Sure, Adam. This is David. Yes, I think you hit it right about down the middle in terms of XenApp as a stand-alone product. And remember, it is fairly hard to forecast exactly the mix that's going to come out because we're selling to customers in what makes most sense for the projects that they're looking to deploy. But in order of magnitude, I do think that XenApp, roughly flat year-on-year, is the way to think about it. And then the majority of the growth continuing to come from new licenses of XenDesktop. So we've made Trade-up a part of the ongoing motion, just giving customers a path to migrate from XenApp to XenDesktop, as they look to a kind of a much more broad, holistic solution around desktops and apps. And then, new licenses is we're either selling into new parts of existing customers or more likely just brand-new customers. So that business is where I think the majority of the growth is going to come from. And what gives us confidence in the growth rates that I talked about here is it's really a function of just the overall opportunity pipeline we're seeing. We're exiting Q2 with record levels across aggregate pipeline and in large deals that I mentioned earlier. We're seeing very high pipeline coverage ratios. We're seeing increasing activity metrics from our SIs and other partners. And in some of the other metrics that we occasionally quote around that business, be it reorder rates or time to reorder, they're all very positive. And the last comment I'd make is really around the utilization we're seeing for consulting. It's been several quarters in a row now that we've talked about record consulting utilization, and that continues to be the case. It outstrips our capacity by far. And that's really just customers working through everything from proof of concepts up through scaling large deployments. And how successful we are making them successful drives long-term business. So these are all generally moving in the right direction. We feel good that our standing guidance of 16% to 18% growth for this total desktop and app business is the right place right now. We feel very good about that.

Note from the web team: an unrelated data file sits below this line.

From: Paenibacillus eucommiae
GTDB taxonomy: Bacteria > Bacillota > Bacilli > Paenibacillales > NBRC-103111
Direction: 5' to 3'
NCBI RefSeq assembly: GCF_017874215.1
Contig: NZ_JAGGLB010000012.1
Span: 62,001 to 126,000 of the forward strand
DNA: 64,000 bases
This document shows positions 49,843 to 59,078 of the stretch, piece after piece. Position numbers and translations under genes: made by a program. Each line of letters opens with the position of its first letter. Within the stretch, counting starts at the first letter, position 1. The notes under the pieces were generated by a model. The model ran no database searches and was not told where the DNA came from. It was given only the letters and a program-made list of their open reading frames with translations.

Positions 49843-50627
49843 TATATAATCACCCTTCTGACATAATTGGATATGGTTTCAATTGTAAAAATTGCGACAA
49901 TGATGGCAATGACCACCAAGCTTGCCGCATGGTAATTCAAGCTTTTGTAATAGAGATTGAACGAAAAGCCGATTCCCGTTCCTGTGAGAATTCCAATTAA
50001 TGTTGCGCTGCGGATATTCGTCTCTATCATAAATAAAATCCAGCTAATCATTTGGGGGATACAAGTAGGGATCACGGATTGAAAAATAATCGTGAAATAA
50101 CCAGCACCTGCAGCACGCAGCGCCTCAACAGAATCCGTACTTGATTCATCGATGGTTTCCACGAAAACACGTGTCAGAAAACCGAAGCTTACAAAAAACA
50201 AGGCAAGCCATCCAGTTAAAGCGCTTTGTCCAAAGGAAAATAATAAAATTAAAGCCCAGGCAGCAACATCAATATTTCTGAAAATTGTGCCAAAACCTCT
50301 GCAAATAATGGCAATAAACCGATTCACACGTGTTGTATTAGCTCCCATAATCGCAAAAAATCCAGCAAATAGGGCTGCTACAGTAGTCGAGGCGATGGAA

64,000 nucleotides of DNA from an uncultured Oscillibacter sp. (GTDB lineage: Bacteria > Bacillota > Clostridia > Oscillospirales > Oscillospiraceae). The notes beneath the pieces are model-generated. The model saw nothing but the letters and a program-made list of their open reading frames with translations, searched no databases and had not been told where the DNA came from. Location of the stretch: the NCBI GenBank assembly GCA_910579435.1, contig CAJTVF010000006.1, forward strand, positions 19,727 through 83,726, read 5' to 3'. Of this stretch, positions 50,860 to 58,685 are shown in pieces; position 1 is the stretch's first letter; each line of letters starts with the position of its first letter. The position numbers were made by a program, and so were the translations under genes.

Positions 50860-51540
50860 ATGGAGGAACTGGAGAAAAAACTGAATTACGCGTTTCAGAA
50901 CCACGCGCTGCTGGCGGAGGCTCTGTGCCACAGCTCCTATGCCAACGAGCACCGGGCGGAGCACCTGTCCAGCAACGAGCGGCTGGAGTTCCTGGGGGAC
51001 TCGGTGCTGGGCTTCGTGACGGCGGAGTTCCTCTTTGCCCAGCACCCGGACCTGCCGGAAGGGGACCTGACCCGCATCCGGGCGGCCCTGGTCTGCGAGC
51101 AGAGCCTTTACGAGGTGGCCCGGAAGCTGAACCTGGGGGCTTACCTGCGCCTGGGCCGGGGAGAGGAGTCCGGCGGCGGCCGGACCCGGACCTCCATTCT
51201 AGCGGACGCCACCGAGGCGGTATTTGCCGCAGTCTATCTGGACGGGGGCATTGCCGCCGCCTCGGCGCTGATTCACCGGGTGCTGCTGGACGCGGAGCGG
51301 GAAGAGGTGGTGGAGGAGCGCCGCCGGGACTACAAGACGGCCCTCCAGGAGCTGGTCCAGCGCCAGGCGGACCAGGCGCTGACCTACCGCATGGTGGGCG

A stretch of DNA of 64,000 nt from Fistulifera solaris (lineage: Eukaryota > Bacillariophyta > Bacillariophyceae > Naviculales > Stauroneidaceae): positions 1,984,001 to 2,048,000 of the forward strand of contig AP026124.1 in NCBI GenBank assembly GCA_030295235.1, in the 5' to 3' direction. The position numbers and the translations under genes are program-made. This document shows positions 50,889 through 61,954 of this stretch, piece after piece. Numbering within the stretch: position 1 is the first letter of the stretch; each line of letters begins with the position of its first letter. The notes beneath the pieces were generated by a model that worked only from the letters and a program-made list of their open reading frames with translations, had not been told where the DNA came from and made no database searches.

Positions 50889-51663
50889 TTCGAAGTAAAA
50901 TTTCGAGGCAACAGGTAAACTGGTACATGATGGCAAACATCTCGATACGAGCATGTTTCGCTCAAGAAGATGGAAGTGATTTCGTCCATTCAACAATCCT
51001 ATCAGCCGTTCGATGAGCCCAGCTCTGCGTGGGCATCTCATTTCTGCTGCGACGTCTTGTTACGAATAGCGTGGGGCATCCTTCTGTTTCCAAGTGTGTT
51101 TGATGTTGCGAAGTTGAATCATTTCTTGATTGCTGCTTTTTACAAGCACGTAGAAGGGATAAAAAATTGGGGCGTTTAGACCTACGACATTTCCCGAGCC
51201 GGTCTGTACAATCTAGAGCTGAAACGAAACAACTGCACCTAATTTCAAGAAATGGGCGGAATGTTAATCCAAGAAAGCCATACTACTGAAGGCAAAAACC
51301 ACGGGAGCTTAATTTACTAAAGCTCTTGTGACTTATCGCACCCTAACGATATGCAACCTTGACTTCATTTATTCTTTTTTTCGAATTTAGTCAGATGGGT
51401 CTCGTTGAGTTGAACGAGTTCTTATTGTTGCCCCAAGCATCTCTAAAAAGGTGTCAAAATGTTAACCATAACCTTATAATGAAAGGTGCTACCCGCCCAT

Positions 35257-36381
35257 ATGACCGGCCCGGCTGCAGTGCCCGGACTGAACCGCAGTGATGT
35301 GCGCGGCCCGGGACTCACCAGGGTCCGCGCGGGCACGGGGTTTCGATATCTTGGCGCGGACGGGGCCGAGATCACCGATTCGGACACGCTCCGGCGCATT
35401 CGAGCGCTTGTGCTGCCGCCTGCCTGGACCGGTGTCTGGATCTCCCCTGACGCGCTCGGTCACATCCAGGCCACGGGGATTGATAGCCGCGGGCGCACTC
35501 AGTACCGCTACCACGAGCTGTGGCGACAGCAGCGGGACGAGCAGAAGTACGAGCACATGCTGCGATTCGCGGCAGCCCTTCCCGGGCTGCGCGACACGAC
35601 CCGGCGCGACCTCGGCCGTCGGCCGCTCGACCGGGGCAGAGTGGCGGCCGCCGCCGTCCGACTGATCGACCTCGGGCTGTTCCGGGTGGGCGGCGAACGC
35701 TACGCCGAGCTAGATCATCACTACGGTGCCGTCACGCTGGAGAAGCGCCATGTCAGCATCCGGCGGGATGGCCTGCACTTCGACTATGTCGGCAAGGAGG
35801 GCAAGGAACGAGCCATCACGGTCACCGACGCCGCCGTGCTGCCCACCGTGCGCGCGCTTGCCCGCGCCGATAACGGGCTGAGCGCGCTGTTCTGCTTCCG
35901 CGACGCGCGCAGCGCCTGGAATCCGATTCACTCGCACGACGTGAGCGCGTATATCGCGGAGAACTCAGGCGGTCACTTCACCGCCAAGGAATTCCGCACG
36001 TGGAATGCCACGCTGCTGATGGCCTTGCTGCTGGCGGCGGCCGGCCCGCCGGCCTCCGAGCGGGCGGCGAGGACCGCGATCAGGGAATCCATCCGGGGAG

Operator

Our next question comes from the line of Rob Owens with Pacific Crest Securities.

Rob Owens - Pacific Crest Securities, Inc.

Following on Adam's question, so if you look at 30% kind of Desktop license growth in the back half, you saw 20% here against a really tough compare, 30% actually seems a little conservative I guess if we were to normalize Q2 of the year ago, maybe you can elaborate on that a little bit.

David Henshall

Well, we always hope guidance proves to be conservative in hindsight. And we do look at this in the context of an emerging business, all the great metrics that I just talked about, and also, an environment that is still a bit uneven. I mentioned EMEA growing 9% versus the other geos that are growing between 2x and 3x that fast. And so there's a little bit of that factored in, just continued expectations around the environment. But overall, I do think that the XenDesktop business accelerates in the back half of the year. We did talk about some of the kind of macro-dynamics that are affecting this, in terms of the investments that we've made to make the products easier to acquire, POC scale and manage to improve the ROI profile, those types of things, as well as just the breadth of adoption we're seeing across verticals. Three or 4 quarters ago, we'd be talking about financial services exclusively. Now we're talking about government, education, retail, and others that are really adopting on large scale.

Rob Owens - Pacific Crest Securities, Inc.

Great. And then in data center and cloud solutions, did I hear you correctly that license growth is roughly 26% year-over-year?

David Henshall

That's correct.